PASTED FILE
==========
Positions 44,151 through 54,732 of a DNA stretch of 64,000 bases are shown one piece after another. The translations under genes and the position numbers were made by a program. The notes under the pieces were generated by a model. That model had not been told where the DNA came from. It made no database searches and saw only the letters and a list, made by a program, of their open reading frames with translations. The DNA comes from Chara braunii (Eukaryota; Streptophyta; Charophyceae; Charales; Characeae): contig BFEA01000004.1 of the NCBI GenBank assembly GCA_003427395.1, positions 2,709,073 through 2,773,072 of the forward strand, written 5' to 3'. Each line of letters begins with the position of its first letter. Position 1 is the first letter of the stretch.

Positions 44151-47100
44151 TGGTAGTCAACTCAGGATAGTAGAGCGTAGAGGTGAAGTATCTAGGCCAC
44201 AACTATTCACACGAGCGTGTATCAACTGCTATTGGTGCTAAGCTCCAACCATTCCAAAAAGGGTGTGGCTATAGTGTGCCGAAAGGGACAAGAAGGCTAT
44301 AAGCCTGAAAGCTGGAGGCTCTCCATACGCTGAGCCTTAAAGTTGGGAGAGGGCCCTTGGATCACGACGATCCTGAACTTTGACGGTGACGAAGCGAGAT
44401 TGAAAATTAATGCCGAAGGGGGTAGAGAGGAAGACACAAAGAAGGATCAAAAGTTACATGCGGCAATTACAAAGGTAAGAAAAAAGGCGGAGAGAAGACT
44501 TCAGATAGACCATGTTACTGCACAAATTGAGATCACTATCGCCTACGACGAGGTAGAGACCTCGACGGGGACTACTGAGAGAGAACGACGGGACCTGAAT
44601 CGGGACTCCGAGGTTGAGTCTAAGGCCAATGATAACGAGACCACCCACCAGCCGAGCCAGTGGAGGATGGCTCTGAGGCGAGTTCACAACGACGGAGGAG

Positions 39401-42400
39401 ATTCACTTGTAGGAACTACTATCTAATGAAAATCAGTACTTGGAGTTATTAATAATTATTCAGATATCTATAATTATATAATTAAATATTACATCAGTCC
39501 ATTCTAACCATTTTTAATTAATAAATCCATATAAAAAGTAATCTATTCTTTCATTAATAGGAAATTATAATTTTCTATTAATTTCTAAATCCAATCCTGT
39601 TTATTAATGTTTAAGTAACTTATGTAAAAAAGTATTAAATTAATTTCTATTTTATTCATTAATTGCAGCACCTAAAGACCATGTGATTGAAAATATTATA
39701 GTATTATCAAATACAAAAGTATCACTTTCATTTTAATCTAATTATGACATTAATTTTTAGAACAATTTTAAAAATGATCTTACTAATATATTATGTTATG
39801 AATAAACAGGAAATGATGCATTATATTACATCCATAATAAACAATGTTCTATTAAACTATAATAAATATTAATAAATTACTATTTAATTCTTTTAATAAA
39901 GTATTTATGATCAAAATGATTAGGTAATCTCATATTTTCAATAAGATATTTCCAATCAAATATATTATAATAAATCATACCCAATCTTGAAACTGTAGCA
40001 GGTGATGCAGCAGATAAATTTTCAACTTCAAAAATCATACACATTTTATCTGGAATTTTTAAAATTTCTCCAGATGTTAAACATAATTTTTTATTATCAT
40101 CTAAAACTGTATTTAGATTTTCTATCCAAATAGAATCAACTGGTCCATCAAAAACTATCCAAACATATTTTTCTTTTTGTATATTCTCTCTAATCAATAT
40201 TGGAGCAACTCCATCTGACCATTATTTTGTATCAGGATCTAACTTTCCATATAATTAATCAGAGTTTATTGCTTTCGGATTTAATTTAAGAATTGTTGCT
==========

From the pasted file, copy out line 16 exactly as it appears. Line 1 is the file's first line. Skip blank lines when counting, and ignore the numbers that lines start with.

40001 GGTGATGCAGCAGATAAATTTTCAACTTCAAAAATCATACACATTTTATCTGGAATTTTTAAAATTTCTCCAGATGTTAAACATAATTTTTTATTATCAT